From stress to ‘leaky gut,’ new research shows that probiotics could help you take back control of your triggers. Here’s how
I’ve suffered from migraines since my teens. And, while I’ve learned over the years to be wary of the triggers (stress, dehydration, lack of sleep), it’s sometimes not enough to stop a whopper from coming on. My prevention plan features a healthy supply of ‘just in case’ painkillers (I’m the office’s walking pharmacy) however, new research points to a very different type of pill that could provide some welcome relief - probiotics.
The encouraging development centres around a study presented at the International Headache Conference in Vancouver. It found that when sufferers of chronic migraines (at least 15 migraine days per month) and episodic migraines (1 to 14 migraine days per month) took multi-strain probiotic Bio-Kult Advanced two times a day, the frequency of their attacks reduced by a huge 40 to 45 per cent. Their severity was also found to be significantly less too.
There's a clear connection, but why does our gut health play such a key role? “It is suspected that the link between the gut and migraines is due to what is colloquially known as ‘ leaky gut ,’” Dr Davinder Garcha, Medical Science Liaison at Bio-Kult tells me. “This is where toxins from the gut, derived from bad bacteria, leak from the intestines into the bloodstream, triggering inflammation. This can ultimately trigger a migraine by stimulating pain receptors on a major cranial nerve called the trigeminal nerve.” This goes some way to explain why those who suffer from migraines are also more susceptible to developing gastrointestinal disorders such as irritable bowel syndrome , irritable bowel disease and coeliac disease.
More research is no doubt going to be done, but the potential and the link certainly seem to be there
How probiotics can help
It’s fascinating stuff, made all the more interesting by the array of ways that probiotics can help stop a range of different triggers in their tracks. Firstly, Dr Garcha tells me that probiotics can improve and maintain the intestinal barrier, therefore preventing the occurrence of a leaky gut. They’re also said to stimulate the release of the ‘happy’ hormone, serotonin, which works on the nervous system to relieve and prevent migraines too.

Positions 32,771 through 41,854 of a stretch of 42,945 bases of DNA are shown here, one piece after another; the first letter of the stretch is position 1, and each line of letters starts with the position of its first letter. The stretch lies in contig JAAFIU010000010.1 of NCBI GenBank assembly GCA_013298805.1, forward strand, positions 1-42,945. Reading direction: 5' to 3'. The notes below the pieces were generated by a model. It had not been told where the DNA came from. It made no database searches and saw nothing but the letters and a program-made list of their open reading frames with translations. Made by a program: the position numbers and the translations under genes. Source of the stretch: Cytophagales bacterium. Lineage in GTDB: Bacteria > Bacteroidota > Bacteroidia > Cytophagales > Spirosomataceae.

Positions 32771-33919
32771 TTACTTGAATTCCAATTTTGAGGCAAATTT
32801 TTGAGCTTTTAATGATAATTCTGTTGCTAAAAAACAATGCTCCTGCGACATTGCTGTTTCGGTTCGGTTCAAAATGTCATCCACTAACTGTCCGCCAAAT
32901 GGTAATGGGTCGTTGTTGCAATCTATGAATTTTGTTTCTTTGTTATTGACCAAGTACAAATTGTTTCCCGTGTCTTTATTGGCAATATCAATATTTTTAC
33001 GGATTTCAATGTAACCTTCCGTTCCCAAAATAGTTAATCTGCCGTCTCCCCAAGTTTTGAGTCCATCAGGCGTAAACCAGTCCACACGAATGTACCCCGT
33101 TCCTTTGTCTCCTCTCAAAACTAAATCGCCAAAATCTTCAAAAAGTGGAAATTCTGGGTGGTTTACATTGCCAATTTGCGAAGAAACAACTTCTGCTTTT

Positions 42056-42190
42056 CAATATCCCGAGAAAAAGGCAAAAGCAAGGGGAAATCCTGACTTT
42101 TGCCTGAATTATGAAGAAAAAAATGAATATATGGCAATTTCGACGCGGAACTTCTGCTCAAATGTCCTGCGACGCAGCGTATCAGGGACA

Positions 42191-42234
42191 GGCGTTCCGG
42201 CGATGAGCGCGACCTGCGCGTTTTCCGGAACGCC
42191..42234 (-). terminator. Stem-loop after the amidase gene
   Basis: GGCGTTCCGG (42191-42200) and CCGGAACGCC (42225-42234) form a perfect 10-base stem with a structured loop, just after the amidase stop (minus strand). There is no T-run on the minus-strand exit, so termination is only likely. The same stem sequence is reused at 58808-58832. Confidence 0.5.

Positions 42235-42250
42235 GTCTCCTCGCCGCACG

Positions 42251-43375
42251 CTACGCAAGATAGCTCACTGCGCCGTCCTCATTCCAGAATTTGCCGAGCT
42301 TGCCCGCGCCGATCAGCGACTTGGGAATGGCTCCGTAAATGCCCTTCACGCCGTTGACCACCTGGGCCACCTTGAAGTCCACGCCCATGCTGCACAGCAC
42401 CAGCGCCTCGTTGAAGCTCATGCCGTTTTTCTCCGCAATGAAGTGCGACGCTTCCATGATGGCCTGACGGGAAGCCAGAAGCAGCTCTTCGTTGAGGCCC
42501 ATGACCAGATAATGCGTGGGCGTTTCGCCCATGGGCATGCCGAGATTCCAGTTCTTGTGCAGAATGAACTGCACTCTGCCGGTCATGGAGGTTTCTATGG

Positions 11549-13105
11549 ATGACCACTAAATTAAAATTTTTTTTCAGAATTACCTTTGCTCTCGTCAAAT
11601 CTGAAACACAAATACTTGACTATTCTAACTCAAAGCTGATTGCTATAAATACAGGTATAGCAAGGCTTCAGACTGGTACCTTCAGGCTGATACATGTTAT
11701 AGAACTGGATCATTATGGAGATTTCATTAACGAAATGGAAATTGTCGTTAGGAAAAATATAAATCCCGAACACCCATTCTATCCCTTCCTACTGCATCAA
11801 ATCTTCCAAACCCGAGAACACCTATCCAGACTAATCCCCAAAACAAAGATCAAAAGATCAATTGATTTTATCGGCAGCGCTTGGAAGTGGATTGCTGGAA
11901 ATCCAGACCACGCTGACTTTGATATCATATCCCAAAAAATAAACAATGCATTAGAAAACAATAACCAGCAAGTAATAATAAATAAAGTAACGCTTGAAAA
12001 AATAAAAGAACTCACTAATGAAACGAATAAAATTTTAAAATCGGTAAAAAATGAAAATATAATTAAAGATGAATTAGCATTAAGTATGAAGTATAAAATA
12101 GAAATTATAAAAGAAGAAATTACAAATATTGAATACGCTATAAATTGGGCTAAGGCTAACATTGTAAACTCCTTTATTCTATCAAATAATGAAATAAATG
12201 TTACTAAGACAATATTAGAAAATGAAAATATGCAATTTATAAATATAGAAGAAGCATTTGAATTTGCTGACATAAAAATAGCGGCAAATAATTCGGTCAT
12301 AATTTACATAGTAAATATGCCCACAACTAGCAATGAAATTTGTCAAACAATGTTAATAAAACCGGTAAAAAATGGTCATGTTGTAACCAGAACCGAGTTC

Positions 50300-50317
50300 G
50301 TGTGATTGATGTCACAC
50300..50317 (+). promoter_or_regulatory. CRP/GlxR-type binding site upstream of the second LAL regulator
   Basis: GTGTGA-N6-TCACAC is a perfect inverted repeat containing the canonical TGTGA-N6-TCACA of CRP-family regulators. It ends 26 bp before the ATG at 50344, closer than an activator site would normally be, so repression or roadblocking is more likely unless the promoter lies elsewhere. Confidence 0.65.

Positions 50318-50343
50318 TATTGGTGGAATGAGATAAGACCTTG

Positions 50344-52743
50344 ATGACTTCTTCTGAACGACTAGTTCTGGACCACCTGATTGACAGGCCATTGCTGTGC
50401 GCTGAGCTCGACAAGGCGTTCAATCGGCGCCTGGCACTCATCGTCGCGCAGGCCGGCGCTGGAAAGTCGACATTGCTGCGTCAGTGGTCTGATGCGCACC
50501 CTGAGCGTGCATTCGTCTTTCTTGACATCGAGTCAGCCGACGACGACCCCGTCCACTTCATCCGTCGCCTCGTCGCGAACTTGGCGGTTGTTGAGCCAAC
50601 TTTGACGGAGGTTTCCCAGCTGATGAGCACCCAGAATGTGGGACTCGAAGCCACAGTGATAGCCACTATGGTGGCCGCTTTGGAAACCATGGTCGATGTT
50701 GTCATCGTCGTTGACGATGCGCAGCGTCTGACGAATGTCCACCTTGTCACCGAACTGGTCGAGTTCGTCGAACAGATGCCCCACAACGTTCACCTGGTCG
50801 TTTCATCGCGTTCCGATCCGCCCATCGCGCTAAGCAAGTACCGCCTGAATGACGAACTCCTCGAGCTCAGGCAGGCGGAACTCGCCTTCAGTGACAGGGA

They also secrete chemicals called bacteriocins which help remove harmful gut bacteria, as well as reduce levels of the stress hormone cortisol (ideal if stress is your migraine trigger). Lastly, they can also alter the activity of pain processing centres in the brain too. Talk about some serious multitasking.
This all sounds promising, but don’t expect to see a change straight away. Dr Garcha recommends taking a probiotic such as Bio-Kult Advanced , £9.49, for at least eight weeks (as in the study) for the best results. “If there is no improvement by this point, then consider stopping the probiotic,” he says, although he points out that there’s no harm done if you do choose to continue with them. “If an improvement is seen, the recommendation would be to continue taking the probiotic on a routine basis in order to ensure that gut health is maintained.”
How taking a probiotic helped this migraine sufferer
A sufferer of migraines for the last seven years, fashion PR and influencer Marie Louise Pumfrey's attacks would often result in her experiencing everything from toothache to vomiting and last for up to 48 hours. “My migraines were very regular,” she recollects. “And would often come on in the middle of the night.”
Like me, her first port of call was a painkiller to prevent a headache from developing into something more. She’d tried everything over the years in her attempts to find a long-term solution, including giving up gluten after an allergy test revealed that she was intolerant to it and it could be a trigger. This did help, but she was still suffering from nightly headaches. After attending a gut health talk, she bought a three-month course of FODMAP-friendly probiotic, Symprove to see if it could make a difference - and it did. Not only have her attacks reduced in number, but she now eats a little gluten here and there without fear of getting a migraine afterwards.
Independent dietitian, Laura Tilt , explains that Symprove's migraine-bashing power lies in its ability to positively affect serotonin levels, gut permeability and inflammation. “More research is no doubt going to be done, but the potential and the link certainly seem to be there,” she says.
Dr Garcha also agrees that further studies are needed in order to establish a more solid link, specifically larger-scale ones that delve deeper into the precise mechanisms, as well as analysis into the microbiota of migraine patients to provide more information on the bacterial connection.
The research as it stands at the moment though offers up a valuable insight into one of the potential causes of this debilitating condition, which, as highlighted by the NHS , have been largely unknown. Furthermore, it shows just how far-reaching the gut-mind connection really is. No wonder it’s dubbed ‘the second brain.’
Disclaimer: Certain supplements are used for different reasons and a one-size-fits-all approach should never be adopted. In addition, pregnant women and anyone on medication should always consult a doctor before embarking on a supplements programme.